At my last public engagement of 2018, after the other boys had left the gym where I had presented, a young man approached me. Hesitantly, hands in pockets, tears pooling in his eyes, the 16-year-old said: "I have done those things to girls you talked about. I don't want to be that kind of man. I want to change. How can I make up for what I've done wrong?" The acknowledgement of his guilt, his desire to make amends, moved me deeply. Tim and I talked a while longer. I understood his desire to change was real.
This encounter represents a shift I have noticed taking place over the past year: more boys wanting to break out of harmful patterns, narrow expectations and deforming cultural messaging that they should be dominant and entitled to take what they like from girls.
Earlier in the year there was Steven, also 16. He leapt to his feet, passionately castigating his classmates at a Tasmanian public school for laughing at images of violence against women during my talk. "How dare you laugh," he said. "This is serious, you can't just laugh it off." And then there was the 17-year-old Pacific Islander at a school in Melbourne's west who said he intervened to stop the molestation and filming of a drunk girl at a party.
Later there was Canberra student, Braden, aged 16, who, at a Catholic youth festival in the Homebush arena attended by thousands, publicly said he was sorry to any young women who had ever been hurt by a male. The place erupted in thunderous applause and cheers.
Another time, at a WA secondary school, a boy at the back of the room stood up and told of how he had no friends, how he was bullied every day at school, how his brother had lost his life to a drug overdose. He broke into sobs. A student in the front row arose, walked to the back and hugged the first boy in a gesture which took my breath away. I had to step outside to pull myself together.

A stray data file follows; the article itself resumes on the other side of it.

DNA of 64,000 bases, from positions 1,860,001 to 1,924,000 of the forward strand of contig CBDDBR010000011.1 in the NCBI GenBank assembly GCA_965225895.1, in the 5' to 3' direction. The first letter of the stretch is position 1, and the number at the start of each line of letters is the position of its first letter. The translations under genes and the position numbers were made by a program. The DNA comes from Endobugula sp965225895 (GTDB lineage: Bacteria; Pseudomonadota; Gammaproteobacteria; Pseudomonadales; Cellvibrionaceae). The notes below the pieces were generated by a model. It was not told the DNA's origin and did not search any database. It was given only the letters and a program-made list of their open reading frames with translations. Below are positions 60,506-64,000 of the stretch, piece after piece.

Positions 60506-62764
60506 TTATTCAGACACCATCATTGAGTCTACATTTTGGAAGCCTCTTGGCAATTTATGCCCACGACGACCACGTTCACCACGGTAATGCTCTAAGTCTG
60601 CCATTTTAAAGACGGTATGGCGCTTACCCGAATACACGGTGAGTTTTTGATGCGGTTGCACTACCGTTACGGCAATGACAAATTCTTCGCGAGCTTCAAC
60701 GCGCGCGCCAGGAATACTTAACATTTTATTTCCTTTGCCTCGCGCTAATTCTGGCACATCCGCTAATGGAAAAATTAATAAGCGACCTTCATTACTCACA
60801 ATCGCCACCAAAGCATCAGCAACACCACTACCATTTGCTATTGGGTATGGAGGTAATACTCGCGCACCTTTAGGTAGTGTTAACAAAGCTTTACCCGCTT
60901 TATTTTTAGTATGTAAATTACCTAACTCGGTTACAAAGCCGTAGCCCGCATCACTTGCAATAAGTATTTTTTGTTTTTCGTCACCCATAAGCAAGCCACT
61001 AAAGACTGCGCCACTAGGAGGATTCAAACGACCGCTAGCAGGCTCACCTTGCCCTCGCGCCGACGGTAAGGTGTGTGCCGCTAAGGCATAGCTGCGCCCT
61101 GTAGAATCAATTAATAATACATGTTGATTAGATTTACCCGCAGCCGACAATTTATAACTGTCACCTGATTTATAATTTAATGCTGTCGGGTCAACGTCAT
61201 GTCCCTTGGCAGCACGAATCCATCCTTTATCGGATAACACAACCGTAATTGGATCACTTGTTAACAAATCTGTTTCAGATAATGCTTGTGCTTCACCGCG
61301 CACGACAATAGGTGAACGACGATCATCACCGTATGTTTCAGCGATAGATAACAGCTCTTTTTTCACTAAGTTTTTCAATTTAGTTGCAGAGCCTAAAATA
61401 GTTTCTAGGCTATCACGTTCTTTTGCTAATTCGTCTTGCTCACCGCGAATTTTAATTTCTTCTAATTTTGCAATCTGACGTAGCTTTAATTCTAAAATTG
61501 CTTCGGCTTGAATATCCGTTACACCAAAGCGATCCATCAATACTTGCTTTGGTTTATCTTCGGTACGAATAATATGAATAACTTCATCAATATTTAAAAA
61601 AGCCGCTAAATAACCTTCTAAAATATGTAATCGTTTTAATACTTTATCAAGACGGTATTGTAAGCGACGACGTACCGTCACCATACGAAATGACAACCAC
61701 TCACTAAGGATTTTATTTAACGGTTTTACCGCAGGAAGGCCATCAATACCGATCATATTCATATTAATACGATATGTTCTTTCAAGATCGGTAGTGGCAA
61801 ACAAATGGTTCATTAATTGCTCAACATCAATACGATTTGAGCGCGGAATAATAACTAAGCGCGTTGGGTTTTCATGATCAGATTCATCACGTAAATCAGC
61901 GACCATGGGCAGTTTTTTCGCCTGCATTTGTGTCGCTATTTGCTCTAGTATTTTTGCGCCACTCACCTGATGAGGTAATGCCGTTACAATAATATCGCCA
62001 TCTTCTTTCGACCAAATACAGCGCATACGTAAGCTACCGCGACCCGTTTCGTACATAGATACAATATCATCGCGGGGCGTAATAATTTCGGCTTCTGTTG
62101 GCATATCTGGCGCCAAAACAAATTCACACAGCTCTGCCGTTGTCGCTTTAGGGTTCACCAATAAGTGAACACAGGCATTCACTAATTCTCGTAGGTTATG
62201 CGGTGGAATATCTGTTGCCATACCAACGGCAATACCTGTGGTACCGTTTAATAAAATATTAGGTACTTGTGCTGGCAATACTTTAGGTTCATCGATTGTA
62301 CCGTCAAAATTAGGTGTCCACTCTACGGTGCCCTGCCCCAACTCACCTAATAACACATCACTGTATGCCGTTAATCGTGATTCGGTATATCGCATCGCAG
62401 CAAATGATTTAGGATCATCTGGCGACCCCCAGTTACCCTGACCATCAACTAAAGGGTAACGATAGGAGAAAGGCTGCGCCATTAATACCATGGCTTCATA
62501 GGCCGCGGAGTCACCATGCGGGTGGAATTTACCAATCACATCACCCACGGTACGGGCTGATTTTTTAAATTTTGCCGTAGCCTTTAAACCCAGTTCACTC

The faces of these young men came to mind when I watched the now notorious advertisement We Believe: The Best Men Can Be, released by shaving company Gillette. These faces of good boys; sorry boys; boys who stepped out of the pack and did the right thing, said the right thing, at the risk of disapproval; boys who felt the sting of ostracism for calling out bad behaviour, but knew their integrity was intact. The boys who recognised there was something sick at the heart of aggressive versions of masculinity and didn't want to adopt its codes. The boys who are now part of what could become ― were we to allow it ― a cultural tipping point in dismantling and transforming harmful cultural attitudes about the way men and boys should be.
I'm not heroising Proctor and Gamble, Gillette's parent company. We need to be cynical about profit-driven corporations appropriating social movements. And the company has been implicated in child labour exploitation for palm oil extraction, which is hardly the best a company can be. But the furore over a two-minute ad extolling the central idea that men can help other men do better, reveals just how far we have to go.
The video is directed by London-based Australian-born Kim Gerhig of ad agency Somesuch. The mother-of-two is probably best known for the "This Girl Can" campaign (she has also previously explored Australian masculinity in a raw short film).
The new Gillette ad inverts the company's original 1989 slogan, "The best a man can get," then associated with muscles and attractiveness to women. Gillette said the ad was part of a broader initiative for the company to promote "positive, attainable, inclusive and healthy versions of what it means to be a man" ― including a $1million annual endowment for three years to projects supporting men and boys.
The ad echoes themes explored more deeply in the Representation Project film The Mask You Live In and, more recently, The Work. It contributes to a spreading movement for more compassionate, empathetic expressions of masculinity. According to the company, the ad was informed by a surveyin which it asked people across the United States what a man "at his best" looks like. The most positive traits were honesty, moral integrity, being hard-working and being respectful to others.